There is an excited flurry of activity right now among meeting, workshop and conference organizers -and their facilitators -as travel restrictions due to the coronavirus cause cancellations of face-to-face (F2F) meeting formats. Planning meeting agendas are being taken over with the exploration of different technologies, tools and platforms to help hold these events virtually.

But in many ways, virtual gatherings are not so different to their F2F counterparts.

It’s worth remembering, and I am talking to myself here too, that these meetings, workshops and conferences themselves are tools – a means to an end. We don’t organize workshops or conference just to have them – they are not boxes to tick in our annual workplans. We use these gatherings for other goals that are important to us. The most useful thing to bear in mind when looking at all these different models, tools and platforms to convert our F2F meetings into virtual formats is, “What was the end we had in mind?”

What did we want to change or be different as a result of our workshop? What did we want people to know, think or do differently after attending our conference? What did we want to have in our hands as outputs at the end of our meeting?

No doubt there was a task you wanted to complete – whether it was to collect useful input to a strategy development process, collectively write an article, review a set of draft guidelines, or exchange good practice to build community capacities, and so on. There were also probably some softer outcomes in mind, like helping build relationships in a community, reinforcing trust in a process, or inspiring buy-in and support in promoting the final co-created product.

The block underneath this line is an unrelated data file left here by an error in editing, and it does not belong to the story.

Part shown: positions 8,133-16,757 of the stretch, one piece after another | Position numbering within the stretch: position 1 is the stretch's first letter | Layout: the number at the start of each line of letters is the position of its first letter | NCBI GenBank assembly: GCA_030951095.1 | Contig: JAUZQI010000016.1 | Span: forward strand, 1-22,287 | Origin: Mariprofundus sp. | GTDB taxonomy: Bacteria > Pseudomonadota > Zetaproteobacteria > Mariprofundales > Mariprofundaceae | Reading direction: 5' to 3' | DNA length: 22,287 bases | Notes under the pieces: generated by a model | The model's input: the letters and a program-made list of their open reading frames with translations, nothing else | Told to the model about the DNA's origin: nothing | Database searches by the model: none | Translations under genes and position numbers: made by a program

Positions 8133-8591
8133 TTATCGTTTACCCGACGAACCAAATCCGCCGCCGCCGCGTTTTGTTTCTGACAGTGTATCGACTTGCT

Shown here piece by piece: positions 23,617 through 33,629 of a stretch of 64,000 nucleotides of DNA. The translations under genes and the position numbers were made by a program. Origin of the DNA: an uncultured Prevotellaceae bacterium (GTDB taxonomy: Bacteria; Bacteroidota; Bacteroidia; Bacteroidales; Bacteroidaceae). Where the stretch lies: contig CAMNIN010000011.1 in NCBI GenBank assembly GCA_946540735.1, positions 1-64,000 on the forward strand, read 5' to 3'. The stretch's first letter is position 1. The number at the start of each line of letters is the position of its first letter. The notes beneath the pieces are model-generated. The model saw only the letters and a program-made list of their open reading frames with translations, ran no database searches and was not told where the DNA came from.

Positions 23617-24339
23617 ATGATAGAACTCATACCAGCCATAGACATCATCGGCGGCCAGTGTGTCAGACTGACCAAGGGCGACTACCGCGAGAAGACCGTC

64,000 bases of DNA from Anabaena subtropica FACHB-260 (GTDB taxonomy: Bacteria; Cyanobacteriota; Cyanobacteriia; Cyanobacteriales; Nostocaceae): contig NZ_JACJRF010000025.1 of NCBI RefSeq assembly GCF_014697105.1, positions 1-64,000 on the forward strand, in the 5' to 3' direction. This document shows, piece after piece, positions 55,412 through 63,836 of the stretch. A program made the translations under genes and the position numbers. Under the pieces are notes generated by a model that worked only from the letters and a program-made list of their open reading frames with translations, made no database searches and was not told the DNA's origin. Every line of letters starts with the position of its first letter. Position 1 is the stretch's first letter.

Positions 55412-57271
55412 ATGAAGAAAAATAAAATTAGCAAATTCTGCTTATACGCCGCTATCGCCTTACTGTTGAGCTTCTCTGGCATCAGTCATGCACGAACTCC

Putting your desired outcomes first will help make choosing the right technology to support it much easier – form follows function (if you will pardon my invocation of an over-used design cliché.) If we take a step back and remember our desired outcomes and outputs, that will help make this conversion-to-virtual process easier, and potentially tap into some creativity in terms of how we get things done virtually.

A couple of other thoughts on virtual workshop design – length and complexity

We observe in our F2F conferences and workshops that even the most well-intentioned participants have finite attention spans. It may be less obvious when people are sitting in an auditorium as they can easily dream away while still looking fixedly forward at the person standing at the podium. They can of course also choose to keep talking to the person they just met at coffee break and leave their seat empty in the plenary room. (It is of course harder to disappear when there are only 15 or 35 people – although they may invoke the “sorry, I couldn’t reschedule this important call.”)

Online, there are a multitude of ways people’s attention can drift away or be drawn away – pulled by their computers, email, various devices. And there is no way to tell if they are even there at all, or just popped out to make a coffee, if they are on mute and no camera is being used.